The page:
He Might Be Legend 

Will Smith—the new Charlton Heston?

If ever there was a man who was given the responsibility of restarting the human race, wouldn't we want it to be Will Smith? His character in I Am Legend, Dr. Robert Neville, is smart, physically fit, loves animals and has a charming sense of humor. Surely if he ever found a female survivor, humanity would not just carry on, it would thrive.

The year is 2012, and Neville is the last man on earth after a supposed cure for cancer mutates into a deadly virus that wipes out the world's population. But that doesn't mean he's alone. Every night, he and his beautiful German Shepherd, Sam, settle into their Washington Square apartment and barricade the windows as the undead (read: vampires/zombies) prowl nighttime New York City. Because Neville is immune to the disease, he spends a lot of time in his basement lab trying to find a cure; why he is immune is never revealed, which is bogus and lazy on the part of screenwriters Akiva Goldsman and Mark Protosevich.

Although the story is easy to describe, director Francis Lawrence's (Constantine) film is unique in that very little actually happens throughout the 100-minute running time. Neville has little to do besides hunt for food, eat, search for the cure and protect himself and Sam from the undead. An opening sequence with a Ford Mustang racing through the barren streets of Manhattan and narrow escapes from the undead are entertaining, but quickly grow tiresome.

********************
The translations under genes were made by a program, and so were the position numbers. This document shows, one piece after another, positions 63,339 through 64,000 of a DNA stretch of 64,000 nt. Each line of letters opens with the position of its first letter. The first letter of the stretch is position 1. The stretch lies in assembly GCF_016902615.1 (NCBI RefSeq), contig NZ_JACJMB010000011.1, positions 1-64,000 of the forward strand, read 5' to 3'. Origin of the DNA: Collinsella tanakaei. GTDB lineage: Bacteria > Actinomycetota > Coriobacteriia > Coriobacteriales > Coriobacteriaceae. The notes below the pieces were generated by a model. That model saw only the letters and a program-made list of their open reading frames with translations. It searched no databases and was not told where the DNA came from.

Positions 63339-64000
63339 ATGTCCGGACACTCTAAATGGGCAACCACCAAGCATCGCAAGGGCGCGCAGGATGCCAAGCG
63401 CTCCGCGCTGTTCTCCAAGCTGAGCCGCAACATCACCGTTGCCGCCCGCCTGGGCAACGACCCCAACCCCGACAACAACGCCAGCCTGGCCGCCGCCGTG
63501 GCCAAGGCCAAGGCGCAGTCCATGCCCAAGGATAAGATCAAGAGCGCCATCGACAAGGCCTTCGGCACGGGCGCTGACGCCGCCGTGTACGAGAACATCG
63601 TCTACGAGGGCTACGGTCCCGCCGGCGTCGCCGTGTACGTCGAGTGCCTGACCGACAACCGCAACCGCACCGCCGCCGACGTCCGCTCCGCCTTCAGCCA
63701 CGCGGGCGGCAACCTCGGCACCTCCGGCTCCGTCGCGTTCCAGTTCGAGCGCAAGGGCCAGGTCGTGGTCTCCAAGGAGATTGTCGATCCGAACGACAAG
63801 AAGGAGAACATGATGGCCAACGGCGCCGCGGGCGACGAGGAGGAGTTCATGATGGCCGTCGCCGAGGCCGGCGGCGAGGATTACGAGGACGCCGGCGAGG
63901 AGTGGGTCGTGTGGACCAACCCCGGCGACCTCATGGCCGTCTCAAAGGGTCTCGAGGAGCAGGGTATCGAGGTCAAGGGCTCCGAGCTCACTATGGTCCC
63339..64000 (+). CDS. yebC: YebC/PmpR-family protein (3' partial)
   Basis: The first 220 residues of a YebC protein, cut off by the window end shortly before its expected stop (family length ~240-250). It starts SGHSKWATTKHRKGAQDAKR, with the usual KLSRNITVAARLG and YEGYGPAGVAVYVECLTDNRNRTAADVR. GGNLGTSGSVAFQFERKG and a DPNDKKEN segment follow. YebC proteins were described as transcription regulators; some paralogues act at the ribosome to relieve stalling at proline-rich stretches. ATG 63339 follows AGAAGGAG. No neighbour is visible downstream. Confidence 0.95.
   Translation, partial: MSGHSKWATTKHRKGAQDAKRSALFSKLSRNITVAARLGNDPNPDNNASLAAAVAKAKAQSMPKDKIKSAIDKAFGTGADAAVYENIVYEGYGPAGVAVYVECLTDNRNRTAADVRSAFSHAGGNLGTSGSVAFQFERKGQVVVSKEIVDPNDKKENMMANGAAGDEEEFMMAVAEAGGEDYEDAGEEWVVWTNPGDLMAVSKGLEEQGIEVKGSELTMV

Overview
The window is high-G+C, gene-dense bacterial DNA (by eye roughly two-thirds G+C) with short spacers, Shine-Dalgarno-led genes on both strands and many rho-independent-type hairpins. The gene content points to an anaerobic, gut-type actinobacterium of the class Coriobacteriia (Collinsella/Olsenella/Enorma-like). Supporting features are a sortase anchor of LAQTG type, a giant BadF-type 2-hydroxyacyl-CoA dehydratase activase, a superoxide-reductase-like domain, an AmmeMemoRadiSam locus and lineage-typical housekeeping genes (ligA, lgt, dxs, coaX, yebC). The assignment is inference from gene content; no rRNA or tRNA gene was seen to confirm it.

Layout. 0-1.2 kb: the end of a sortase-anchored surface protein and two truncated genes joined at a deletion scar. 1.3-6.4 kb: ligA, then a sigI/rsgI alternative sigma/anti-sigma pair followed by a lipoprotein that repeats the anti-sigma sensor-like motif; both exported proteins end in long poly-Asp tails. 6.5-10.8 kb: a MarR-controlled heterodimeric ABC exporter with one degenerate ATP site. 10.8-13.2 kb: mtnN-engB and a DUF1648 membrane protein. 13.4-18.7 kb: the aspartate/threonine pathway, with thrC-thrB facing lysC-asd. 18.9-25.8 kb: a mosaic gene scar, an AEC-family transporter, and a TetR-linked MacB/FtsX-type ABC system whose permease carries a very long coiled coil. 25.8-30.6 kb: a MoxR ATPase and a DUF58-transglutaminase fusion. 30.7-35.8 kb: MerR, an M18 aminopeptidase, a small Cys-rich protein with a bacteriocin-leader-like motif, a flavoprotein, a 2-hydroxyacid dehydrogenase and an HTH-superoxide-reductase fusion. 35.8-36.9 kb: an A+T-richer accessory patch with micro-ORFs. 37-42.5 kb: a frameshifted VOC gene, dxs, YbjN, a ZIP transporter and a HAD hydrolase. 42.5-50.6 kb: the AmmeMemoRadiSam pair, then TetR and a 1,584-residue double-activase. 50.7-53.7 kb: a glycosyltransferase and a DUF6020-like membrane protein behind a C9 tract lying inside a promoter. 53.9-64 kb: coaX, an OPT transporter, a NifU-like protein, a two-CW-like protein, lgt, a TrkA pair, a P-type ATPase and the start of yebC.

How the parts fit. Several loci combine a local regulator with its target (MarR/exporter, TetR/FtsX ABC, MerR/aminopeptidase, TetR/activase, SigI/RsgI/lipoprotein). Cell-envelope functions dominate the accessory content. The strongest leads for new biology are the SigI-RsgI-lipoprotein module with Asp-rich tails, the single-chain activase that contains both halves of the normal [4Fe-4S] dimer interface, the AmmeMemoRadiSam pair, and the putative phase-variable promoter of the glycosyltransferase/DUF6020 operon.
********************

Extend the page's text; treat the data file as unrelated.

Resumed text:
What makes it all tolerable is Smith. His screen presence and charm make Neville as likeable and vulnerable as he needs to be for us to watch just him for almost the entire first hour of the movie. This is akin to following Tom Hanks alone on the island in Cast Away, but at least in that circumstance, there was curiosity in watching Hanks' character learn how to survive on his own. Here we get a sense of how Neville lives, but it quickly becomes redundant rather than explorative.

The film is based on the 1954 novel of the same name by Richard Matheson, which was previously adapted in 1971 with Charlton Heston as Neville in The Omega Man. That film obviously lacks the production values seen here, most of which are top-notch. Surprisingly, much of I Am Legend was shot on location in New York City, and according to IMDb.com, the studio spent $5 million to shoot for six nights near the Brooklyn Bridge. That doesn't include what it cost to shoot in Times Square, Fifth Avenue, portions of Central Park and more, and bear in mind that each location had to be dressed down to look desolate.

Add to this some freaky visual effects and you have a movie that looks great and holds your interest even though you're well aware there's not much going on. Credit much of that to Smith, who (as last weekend's numbers prove) remains the last man alive in Hollywood who can almost guarantee a huge box-office take. But that doesn't always mean his movies are good.

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